For most advisors, “Let's look at your IRA beneficiaries” is about the 39th step in the financial planning process — if it gets addressed at all. Worse yet, most clients are not even aware who will inherit their IRAs (some divorced individuals, for example, are unintentionally going to make the “exes” doubly happy by passing away).
Examining your clients' IRA beneficiary designations initially and periodically is good practice. But it should go beyond just i-dotting and t-crossing. A five-minute conversation could lead to millions more for the clients' descendants, and introductions to dozens of potential new clients for you.
Typically, a single older client will name his adult children as beneficiaries of his IRA. When he dies, the required minimum distribution (RMD) from the IRA is based on the IRS life expectancy of the oldest beneficiary. A 50-year-old beneficiary, for example, would have to withdraw at least 3 percent of the account value in the year after his parent dies, 3.1 percent in the next year, etc., until the IRA would theoretically be depleted by the time the beneficiary reached his mid-80s.
But if your client has established a grandchild as a contingent beneficiary of the IRA, the adult child can choose to disclaim the IRA. Then the account would be passed on to the grandchild, and the new RMD is based on the grandchild's much-longer IRS life expectancy.
Why would a parent choose to disclaim the IRA inheritance? At least two reasons:
His net worth is already high enough to be subject to estate taxes, and any amount he inherits will just add to the problem.
He realizes he can save his family six to seven figures by having the money withdrawn over his child's life expectancy, rather than his.
Scenario: You have a 75-year-old widow with $100,000 in her IRA, her son is 45 and his daughter is 10. Suppose the grandmother dies at 80 with the son as the sole beneficiary. The account earns 8 percent per year. If the son takes just the RMDs, the account balance will peak in 2032 at about $240,000. He'll get about $617,000 in total distributions before the account is depleted when he turns 84.
Now let's say your foresightedness led your client to add her granddaughter as a contingent beneficiary, and the son disclaims the IRA upon his mother's death. Using the same scenario, the girl will have a tax-sheltered account balance of $428,000 in 2032, a 78 percent increase over what it would have been in that year under her father's RMD. And by the time the little girl has reached the age of 82, she will have withdrawn almost $4.6 million from her inherited IRA — seven times what her father could have taken out.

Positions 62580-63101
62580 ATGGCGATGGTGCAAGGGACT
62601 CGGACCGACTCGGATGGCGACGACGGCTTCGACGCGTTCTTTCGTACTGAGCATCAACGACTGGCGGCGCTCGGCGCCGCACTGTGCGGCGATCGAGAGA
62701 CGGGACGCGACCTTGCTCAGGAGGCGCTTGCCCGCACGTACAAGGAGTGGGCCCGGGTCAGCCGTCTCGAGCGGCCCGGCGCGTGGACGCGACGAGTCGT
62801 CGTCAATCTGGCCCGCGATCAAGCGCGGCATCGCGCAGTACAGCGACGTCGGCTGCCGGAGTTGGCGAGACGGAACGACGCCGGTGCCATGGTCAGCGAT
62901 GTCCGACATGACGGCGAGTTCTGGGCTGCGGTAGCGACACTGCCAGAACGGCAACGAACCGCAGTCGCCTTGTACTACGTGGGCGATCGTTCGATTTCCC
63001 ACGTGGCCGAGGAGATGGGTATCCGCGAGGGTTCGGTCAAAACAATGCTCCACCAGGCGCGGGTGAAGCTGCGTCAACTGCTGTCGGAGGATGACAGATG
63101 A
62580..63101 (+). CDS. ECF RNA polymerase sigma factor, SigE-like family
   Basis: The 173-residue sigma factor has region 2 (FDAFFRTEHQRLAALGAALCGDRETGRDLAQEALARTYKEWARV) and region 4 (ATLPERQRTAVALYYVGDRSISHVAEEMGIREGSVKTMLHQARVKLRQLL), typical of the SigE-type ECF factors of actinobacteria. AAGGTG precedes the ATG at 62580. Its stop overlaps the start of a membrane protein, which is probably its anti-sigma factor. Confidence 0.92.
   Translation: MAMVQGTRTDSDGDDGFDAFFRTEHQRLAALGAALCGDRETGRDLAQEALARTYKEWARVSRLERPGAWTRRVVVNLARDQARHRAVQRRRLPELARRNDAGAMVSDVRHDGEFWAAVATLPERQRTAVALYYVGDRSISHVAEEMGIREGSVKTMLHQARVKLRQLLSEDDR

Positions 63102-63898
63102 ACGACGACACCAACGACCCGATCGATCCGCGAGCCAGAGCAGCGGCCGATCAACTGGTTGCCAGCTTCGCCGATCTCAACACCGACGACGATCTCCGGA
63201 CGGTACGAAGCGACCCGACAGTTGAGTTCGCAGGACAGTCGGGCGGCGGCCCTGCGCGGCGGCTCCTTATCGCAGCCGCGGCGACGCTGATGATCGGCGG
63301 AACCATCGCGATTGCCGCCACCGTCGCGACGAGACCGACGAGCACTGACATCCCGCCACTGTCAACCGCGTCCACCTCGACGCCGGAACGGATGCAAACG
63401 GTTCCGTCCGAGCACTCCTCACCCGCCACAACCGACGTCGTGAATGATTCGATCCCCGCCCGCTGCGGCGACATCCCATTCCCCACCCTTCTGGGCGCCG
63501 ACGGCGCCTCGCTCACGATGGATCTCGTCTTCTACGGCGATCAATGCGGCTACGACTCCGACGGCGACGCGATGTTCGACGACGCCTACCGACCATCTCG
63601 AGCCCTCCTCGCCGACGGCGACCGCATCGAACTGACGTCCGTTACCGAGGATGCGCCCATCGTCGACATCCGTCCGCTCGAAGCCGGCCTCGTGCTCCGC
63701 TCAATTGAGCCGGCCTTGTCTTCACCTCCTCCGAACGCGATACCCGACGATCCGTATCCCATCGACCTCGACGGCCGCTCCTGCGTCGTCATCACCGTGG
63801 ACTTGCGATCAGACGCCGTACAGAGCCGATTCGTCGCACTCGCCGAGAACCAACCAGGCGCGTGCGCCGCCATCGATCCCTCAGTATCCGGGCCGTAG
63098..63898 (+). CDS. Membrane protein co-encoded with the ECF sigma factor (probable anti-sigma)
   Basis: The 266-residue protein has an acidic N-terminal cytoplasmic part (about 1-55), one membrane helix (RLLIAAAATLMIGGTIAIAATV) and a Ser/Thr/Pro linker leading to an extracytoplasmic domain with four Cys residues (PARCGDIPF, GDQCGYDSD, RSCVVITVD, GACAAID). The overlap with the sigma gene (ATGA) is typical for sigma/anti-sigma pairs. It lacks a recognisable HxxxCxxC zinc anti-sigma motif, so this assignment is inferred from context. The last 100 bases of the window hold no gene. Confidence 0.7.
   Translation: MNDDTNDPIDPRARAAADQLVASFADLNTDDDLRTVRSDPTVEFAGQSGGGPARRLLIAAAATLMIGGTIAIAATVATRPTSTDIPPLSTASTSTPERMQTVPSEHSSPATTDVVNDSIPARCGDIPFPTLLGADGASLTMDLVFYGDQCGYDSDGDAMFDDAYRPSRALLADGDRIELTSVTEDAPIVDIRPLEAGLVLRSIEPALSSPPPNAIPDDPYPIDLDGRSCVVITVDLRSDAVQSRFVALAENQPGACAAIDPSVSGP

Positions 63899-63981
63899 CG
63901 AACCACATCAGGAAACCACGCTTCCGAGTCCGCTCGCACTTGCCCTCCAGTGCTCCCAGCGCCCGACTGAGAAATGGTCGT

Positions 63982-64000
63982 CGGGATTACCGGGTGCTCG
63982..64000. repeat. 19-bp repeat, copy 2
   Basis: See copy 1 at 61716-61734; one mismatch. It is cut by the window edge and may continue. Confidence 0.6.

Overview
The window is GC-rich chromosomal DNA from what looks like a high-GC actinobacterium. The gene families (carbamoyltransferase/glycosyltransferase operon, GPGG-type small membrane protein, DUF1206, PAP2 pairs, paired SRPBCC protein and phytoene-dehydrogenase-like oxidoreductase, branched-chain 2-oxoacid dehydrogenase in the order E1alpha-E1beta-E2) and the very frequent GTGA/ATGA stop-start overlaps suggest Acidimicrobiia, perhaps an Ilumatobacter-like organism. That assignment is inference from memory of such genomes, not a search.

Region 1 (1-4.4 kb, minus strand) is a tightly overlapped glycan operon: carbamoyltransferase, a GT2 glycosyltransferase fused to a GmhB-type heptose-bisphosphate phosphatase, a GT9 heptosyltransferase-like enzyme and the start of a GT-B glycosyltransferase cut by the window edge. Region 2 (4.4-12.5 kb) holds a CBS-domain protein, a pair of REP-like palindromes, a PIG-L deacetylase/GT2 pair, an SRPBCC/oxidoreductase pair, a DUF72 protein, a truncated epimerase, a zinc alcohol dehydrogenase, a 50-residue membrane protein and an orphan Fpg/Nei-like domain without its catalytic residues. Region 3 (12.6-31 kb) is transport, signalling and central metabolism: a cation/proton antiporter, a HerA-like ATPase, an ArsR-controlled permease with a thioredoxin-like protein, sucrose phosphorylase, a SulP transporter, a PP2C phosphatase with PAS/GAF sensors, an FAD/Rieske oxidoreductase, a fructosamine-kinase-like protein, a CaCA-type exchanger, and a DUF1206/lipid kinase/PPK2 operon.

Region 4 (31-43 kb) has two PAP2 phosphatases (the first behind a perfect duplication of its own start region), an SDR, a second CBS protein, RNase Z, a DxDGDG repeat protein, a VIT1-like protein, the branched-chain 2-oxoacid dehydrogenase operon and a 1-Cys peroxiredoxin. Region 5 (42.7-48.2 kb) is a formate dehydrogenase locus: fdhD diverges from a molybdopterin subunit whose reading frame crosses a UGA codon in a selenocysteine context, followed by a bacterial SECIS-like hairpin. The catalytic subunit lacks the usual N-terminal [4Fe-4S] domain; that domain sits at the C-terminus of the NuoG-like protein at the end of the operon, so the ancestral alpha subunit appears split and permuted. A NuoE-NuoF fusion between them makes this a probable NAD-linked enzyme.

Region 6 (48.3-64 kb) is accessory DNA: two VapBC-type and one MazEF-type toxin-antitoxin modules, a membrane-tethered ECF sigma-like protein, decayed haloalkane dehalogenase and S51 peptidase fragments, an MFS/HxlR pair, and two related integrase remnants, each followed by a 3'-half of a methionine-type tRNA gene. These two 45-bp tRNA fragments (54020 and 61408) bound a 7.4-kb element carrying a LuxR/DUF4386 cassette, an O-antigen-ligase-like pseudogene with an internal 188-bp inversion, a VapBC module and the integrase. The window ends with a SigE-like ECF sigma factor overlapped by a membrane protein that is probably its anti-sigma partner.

Rarely in the investment business does such a wonderful opportunity come at so little cost. But since your client can change primary and contingent beneficiaries at any time during her life, with no input from any of the interested parties, there is little reason not to give the next generation the chance to take a “pass” on the IRA
To make this all come about, you and your client need to take two tiny-but-crucial steps right now:
The contingent beneficiary needs to be put in place before the IRA owner dies.
If the IRA owner is leaving the account to more than one person, the account should be split up before the owner's death; otherwise, when the owner dies the money must be withdrawn according to the life expectancy of the oldest beneficiary.
Spend the next few days calling your older clients who have IRA accounts, and ask if they would like to hear how they could forever change their grandchildren's lives — with little friction and hardly any cost. Once you have established contingent IRA beneficiaries, offer to contact the clients' next generation to explain what you've done and why you did it. In this context, it is highly likely that your clients' heirs will be glad to hear from you.
For your boomer and younger clients, find out if their parents are alive, and if so, ask if they have mentioned plans for leaving any IRA accounts. Suggest a three-way meeting to discuss the beneficiary options available — and it's likely that you'll end up with the account well before the older generation passes away.
Curing Youthful Impatience
Key strategies for smoothing the transition of money from one generation to another.
When alerted to the “stretch” IRA strategy, your average curmudgeon will point out that these big numbers will never materialize if the grandchild cashes out of the IRA at the earliest opportunity. Here are a few barriers that will prevent a young beneficiary from killing the golden goose:
For IRAs worth at least $100,000, it's worth the trouble to use a trust to limit the kid's discretion over the amount withdrawn.
For less cost and hassle, certain IRA custodians will allow restrictions to be placed on withdrawals from inherited IRAs.
In the “Thank Heavens for Taxes” department, even the most immature young adult will pause when told that the IRS will take about 40% of his inheritance if he takes an immediate lump-sum distribution.
Writer's BIO: Kevin McKinley is a CFP and vice president of investments at a regional brokerage and author of Make Your Kid a Millionaire — 11 Easy Ways Anyone Can Secure a Child's Financial Future. kevinmckinley.com